1) the exploding human population demands space and natural resources
2) the toll of habitat destruction is greatest in the tropics because this is where
a) most species live
b) more than half the human population lives and human population growth is fastest
c) most deforestation is caused by slash and burn clearing for agriculture
B. As the forest disappears, so do thousands of plant and animal species
1) habitat destruction also endangers animal species that depend on plants in the tropical rainforest
2) habitat destruction by humans has not been limited to the tropics. Europeans eliminated most of their forests
centuries ago, and in North America, destruction of habitat is endangering many species
C. Their are many reasons to value plant diversity and to find ways to protect it
1) Ecosystems are living treasures that can regenerate only slowly
2) humans depend on plants for products such a medicines, food, and building materials
3) we still know so little of the 2500,000 known plant species food ag. is based on 2 dozen
1. In the alternation of generations we see an alternation of the sporophyte and gametophyte generations. Why is it to an
organisms advantage to produce a multicellular sporophyte that then goes on to divide and produce gametophytes?
A) Sporophytes tend to be more resistant to sunlight and desiccation than gametophytes
B) Sporophytes divide into an 8 celled stage and produce gametophytes
C) A larger sporophyte is able to make many more gametophytes per fertilization event
D) A larger sporophyte can be made without fertilization
2. Which of the following are correct
A) ferns have megaphylls
B) lycopods have microphylls
C) lycopods have megaphylls
D) ferns have microphylls
E) Megaphylls have branching veins and microphylls have only one vein.
3. The dispersal form of a fern is the
4. Gymnosperm are different from angiosperm in that:
A) gymnosperms have tracheids and angiosperm have vessel elements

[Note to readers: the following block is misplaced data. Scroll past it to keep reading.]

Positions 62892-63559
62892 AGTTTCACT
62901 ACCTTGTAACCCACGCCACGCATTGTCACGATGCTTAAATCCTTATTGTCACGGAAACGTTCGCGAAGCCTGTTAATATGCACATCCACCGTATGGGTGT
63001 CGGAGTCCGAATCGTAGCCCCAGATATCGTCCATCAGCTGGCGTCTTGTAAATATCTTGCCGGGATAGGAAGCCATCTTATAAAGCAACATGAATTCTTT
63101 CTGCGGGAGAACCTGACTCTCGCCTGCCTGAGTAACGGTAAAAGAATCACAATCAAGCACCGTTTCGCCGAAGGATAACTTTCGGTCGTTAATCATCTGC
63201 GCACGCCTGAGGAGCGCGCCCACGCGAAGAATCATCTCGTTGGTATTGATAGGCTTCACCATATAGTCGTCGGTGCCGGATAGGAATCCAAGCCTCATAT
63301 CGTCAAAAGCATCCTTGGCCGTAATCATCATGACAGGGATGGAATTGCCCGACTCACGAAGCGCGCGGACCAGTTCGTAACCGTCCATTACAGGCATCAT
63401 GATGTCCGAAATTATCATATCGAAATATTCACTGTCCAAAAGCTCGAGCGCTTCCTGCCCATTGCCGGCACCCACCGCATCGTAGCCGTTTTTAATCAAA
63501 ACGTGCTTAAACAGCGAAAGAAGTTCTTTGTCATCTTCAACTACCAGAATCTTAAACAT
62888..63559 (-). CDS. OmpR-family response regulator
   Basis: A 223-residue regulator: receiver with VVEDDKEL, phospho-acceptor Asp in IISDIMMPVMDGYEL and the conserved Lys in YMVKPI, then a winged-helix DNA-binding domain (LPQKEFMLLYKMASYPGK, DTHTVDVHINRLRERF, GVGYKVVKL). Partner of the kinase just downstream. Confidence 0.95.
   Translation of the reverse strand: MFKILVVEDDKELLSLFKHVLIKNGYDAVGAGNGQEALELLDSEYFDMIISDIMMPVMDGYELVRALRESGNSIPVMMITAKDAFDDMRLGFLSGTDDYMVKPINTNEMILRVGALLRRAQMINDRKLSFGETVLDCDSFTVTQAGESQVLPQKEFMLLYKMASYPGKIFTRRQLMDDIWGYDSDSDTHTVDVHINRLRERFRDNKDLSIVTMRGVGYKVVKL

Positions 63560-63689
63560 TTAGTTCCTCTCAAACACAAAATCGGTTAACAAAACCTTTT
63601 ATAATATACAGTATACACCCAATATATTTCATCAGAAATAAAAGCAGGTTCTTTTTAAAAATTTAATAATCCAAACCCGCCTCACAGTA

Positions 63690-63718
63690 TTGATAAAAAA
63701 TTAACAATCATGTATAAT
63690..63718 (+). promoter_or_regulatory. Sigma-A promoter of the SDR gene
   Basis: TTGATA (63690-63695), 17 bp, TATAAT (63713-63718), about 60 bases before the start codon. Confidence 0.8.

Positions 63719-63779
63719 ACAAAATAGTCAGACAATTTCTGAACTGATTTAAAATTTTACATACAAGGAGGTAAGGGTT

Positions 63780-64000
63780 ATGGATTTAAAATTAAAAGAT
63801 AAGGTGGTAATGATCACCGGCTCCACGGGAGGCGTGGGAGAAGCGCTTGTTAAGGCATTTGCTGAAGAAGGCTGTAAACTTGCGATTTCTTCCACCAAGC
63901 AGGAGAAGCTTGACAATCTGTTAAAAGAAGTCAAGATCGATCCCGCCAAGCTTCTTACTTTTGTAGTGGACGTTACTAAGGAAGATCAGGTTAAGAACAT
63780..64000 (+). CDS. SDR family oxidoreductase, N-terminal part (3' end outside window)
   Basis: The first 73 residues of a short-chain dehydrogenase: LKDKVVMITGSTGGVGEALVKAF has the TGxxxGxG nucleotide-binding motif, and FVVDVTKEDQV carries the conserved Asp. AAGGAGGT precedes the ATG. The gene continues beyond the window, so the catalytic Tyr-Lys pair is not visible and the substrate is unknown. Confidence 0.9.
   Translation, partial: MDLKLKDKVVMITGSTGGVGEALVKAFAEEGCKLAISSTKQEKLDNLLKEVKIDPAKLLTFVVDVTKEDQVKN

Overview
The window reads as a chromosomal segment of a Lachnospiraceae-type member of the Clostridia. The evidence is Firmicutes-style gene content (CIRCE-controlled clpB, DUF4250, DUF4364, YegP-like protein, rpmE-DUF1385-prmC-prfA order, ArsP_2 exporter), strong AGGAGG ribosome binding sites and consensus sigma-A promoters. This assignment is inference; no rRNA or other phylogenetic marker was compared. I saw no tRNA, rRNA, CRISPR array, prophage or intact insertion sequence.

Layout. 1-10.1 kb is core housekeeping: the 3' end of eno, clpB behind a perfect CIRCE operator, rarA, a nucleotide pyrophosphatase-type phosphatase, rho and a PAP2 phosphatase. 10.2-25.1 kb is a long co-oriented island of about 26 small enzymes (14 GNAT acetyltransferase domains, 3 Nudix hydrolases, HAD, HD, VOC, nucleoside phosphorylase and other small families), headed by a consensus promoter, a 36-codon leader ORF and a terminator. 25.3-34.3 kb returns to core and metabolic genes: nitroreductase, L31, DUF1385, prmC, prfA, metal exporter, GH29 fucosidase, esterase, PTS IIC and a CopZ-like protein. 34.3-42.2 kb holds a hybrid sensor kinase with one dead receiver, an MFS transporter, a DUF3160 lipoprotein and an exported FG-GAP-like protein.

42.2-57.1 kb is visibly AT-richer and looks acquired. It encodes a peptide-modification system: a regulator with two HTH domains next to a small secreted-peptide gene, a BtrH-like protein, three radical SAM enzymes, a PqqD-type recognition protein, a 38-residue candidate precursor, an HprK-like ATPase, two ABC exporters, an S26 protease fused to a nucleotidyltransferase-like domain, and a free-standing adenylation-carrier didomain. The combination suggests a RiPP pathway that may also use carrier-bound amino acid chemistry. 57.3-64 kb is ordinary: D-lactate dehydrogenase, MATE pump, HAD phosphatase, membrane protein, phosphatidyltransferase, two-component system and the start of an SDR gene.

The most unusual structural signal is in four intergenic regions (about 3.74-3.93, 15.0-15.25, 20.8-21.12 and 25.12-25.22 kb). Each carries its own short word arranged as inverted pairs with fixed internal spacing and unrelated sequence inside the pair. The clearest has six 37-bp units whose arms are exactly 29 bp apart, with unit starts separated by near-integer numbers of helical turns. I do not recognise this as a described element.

B) gymnosperm use insects and animals for pollination and angiosperm use the wind all the time
C) gymnosperm do not have fibers and angiosperm do have fibers
D) gymnosperm leaves are microphylls and angiosperm are megaphylls
E) gymnosperm do not have roots
5. Plant conservation:
A) tries to keep as much land covered by plants as possible?
B) Tries to protect the diversity of plants that support animals
1) Know the differences between the various plant types.
differences in alternation of generations
examples of the types
advantages over the previous
environment that they inhabit.
Plant diversity: A combination of chapters 29 and 30
Plants are : multicelled photoautorrophs similar to Algae.
Photosynthetic pigments: chrlorphyll A,B, Carotinoids
Food storage: Starch in plastids.
Plants ate thought to be closely related to green algae. Why?
Charophytes: probable ancestors to modern plants
Chloroplasts (DNA and membrane composition)
Cell organelles (peroxisomes)
Alternation of generations evolved independently (why?)
Plants have 2 main obstacles to overcome to colonize land.
Dispersing gametes in a nonaquatic environment
Embryo need to be protected form desiccation
Certain Adaptations allowed plants to colonize land.
Stomata for gas exchange
Stiffening produces such as lignin and sporopollenin (secondary
A way to combine gametes without the presence of water or reduced
presence of water.
Alternation of Generations
Gametangia- early plants that produced gametes within these structures
Embryophytes- embryos are not retained within the parent tissue.
Many early plants have multicellular haploid stages.
Be able to write out a prototypical Alternation of generations.
There are 4 major periods of plant evolution
1. plants evolve from aquatic ancestors 425mya
2. seedless vascular plants (ferns) 400mya
3. the seed (embryo, food, protection) 350mya
4. flowering plants 130mya
Know the major divisions of plants.
Non vascular (move liquid by diffusion)
Antherocerphyta (horn worts)
Psilophyta (wisk ferns)
Lycophyta (club moss)
Sphenophyta (horse tails)
Vascular seed plants
Anthophyta (flowering plants.
Know characteristics, examples and where these things live